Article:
The big proportion of chicken production in Africa is still under sector 3 and 4. Chicken production in Europe is majorly in Sector 1 and 2. That’s why you find a small scale farmer in Europe having three to four units each having about 100,000 chicken. On the contrary, the biggest contract farmer in Kenya keeps about 90,000 chicken on two farms. That’s a small scale farmer in Europe.
So do these differences in terms of numbers have a bearing on the conditions under which farmers in Africa and Europe, for example, produce their chicken?
In Africa, we produce chicken in open-sided naturally ventilated chicken houses. Our chicken houses are long with wire mesh on both sides. In Europe, they produce chicken in a tunnel-ventilated chicken house. It is a big chicken house with no windows. It is pressure-ventilated with fans that suck air in the chicken house and exhaust it at the other end. The chicken house is a tunnel permanently under artificial light. It is assumed that the more light the chicken are exposed to, the more they eat hence the faster they grow. That is the classical difference between the two; naturally ventilated and tunnel ventilation with automatic feeders and drinkers.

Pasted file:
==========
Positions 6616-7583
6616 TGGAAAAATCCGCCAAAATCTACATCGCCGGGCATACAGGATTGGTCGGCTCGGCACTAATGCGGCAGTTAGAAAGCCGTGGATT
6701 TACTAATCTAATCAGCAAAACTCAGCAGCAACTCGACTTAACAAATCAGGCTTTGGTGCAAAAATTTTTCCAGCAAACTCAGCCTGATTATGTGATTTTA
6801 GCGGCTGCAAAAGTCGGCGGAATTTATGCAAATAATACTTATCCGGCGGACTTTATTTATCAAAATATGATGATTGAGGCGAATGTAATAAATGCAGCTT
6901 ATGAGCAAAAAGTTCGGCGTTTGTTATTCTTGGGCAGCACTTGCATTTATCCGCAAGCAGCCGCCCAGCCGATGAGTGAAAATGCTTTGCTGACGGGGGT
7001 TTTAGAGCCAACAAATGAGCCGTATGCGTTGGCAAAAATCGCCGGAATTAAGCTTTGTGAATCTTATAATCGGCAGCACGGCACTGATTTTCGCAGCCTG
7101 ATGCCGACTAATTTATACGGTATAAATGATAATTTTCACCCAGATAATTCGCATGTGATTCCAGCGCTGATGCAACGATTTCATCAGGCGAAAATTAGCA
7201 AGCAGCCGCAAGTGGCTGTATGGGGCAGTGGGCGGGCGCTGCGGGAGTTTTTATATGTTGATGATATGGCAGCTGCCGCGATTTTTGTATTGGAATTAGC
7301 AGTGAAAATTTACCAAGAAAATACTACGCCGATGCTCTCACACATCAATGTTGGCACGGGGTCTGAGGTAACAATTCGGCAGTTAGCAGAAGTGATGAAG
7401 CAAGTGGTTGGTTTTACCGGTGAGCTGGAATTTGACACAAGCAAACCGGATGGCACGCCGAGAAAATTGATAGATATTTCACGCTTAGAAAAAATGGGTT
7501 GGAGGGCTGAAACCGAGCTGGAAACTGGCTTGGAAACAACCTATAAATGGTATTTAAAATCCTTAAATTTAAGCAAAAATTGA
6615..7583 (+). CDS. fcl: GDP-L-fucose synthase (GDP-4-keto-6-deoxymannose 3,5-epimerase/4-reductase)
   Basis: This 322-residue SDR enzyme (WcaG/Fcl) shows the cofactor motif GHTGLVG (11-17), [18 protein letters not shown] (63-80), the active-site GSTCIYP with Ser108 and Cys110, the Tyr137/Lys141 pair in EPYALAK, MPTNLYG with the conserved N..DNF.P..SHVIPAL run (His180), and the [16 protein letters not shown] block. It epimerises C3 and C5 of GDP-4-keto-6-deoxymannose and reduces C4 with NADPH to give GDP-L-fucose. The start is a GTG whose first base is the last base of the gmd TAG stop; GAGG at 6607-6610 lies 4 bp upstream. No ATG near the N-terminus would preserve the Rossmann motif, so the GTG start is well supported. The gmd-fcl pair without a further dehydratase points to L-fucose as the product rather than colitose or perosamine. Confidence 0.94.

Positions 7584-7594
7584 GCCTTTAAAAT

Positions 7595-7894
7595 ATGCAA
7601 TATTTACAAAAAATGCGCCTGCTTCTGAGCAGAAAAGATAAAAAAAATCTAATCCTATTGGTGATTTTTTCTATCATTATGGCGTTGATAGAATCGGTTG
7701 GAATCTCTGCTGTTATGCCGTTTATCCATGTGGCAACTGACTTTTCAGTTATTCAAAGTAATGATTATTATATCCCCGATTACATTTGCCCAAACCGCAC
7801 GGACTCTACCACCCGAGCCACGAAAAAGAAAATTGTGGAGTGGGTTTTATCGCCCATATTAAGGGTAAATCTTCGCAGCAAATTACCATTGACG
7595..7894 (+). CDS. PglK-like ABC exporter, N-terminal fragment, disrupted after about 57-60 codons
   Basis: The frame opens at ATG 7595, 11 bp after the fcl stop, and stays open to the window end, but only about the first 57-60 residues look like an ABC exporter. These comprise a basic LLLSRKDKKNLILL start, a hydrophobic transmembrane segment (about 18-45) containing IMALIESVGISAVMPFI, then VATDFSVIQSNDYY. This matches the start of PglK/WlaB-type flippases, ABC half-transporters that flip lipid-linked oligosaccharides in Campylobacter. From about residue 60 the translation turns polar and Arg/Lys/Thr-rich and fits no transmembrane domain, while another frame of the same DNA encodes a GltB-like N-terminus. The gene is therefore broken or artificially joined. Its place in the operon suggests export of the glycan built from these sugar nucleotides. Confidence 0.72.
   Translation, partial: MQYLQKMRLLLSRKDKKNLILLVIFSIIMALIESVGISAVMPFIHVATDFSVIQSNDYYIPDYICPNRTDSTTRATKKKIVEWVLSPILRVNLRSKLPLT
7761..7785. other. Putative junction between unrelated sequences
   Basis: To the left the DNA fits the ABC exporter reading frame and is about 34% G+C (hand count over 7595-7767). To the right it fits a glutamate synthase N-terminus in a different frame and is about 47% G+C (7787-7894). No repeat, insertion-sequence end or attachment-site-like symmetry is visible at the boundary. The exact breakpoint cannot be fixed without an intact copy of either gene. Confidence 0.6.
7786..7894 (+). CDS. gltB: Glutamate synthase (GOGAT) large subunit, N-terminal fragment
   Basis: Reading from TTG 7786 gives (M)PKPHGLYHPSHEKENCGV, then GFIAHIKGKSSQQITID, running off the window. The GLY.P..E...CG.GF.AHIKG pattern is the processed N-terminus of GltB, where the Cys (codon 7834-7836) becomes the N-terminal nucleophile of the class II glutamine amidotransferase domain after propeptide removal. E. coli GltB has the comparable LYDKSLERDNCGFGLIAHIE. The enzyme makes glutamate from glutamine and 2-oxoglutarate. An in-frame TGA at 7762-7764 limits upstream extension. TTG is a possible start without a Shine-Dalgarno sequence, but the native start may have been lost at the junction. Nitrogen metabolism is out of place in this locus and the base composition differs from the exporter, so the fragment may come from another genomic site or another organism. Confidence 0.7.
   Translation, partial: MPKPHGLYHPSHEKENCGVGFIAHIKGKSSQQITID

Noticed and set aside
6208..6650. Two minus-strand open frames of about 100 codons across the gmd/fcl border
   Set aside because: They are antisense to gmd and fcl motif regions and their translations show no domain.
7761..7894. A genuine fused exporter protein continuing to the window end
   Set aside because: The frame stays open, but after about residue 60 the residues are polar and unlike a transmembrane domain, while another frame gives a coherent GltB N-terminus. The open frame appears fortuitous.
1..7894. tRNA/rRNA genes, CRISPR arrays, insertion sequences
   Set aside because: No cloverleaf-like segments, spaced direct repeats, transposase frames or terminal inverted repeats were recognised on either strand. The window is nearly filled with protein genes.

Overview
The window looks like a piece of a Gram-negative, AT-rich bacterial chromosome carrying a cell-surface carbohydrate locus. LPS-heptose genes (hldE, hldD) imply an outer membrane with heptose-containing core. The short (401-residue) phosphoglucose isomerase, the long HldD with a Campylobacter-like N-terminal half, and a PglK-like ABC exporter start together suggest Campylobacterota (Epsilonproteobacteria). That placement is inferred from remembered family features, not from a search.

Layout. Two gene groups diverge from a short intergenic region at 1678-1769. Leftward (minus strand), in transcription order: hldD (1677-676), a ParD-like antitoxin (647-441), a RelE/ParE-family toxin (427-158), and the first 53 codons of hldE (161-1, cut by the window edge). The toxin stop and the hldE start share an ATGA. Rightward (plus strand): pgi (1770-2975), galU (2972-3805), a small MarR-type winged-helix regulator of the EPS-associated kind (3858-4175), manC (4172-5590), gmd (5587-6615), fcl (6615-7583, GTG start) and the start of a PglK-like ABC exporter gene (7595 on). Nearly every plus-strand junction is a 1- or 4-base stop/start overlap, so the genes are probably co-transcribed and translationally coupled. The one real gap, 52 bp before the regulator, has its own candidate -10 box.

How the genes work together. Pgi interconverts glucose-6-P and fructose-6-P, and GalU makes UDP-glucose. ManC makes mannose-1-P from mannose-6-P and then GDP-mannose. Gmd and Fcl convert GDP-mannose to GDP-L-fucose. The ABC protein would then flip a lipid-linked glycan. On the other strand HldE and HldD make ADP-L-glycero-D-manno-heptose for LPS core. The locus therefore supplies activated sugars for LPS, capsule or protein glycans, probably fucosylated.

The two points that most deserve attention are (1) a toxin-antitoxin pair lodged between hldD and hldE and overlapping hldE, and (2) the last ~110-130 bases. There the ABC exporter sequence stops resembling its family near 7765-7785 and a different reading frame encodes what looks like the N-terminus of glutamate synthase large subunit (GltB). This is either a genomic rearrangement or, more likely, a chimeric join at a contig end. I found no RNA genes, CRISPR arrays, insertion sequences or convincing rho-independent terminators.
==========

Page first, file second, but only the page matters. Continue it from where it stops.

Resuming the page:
So does this affect the quality of chicken meat that we consume?
There is no genetic engineering in chicken. There are no Genetically Modified Organisms (GMOs) in chicken. What the industry has done over the last five decades is to select. Selection involves identifying the fastest growing chicken in a chicken house. We assume that in the genetic make-up, there is a gene for fast growth. So we then breed those chicken. That is how broilers have been bred over the years. It is a matter of looking at the fastest growing. The same thing happens in beef animals and layers. Genetic engineering, on the other end, means going into the genes and doing a manipulation.
Is this what we call advanced Kienyeji?
In some research institutions, they have gone across the whole country and collected all the chicken and put them in a house to identify those with different traits that are visible. For example, a good broiler will have a huge chest muscle. They are also heavier. These chicken are then grown under the same conditions in one location.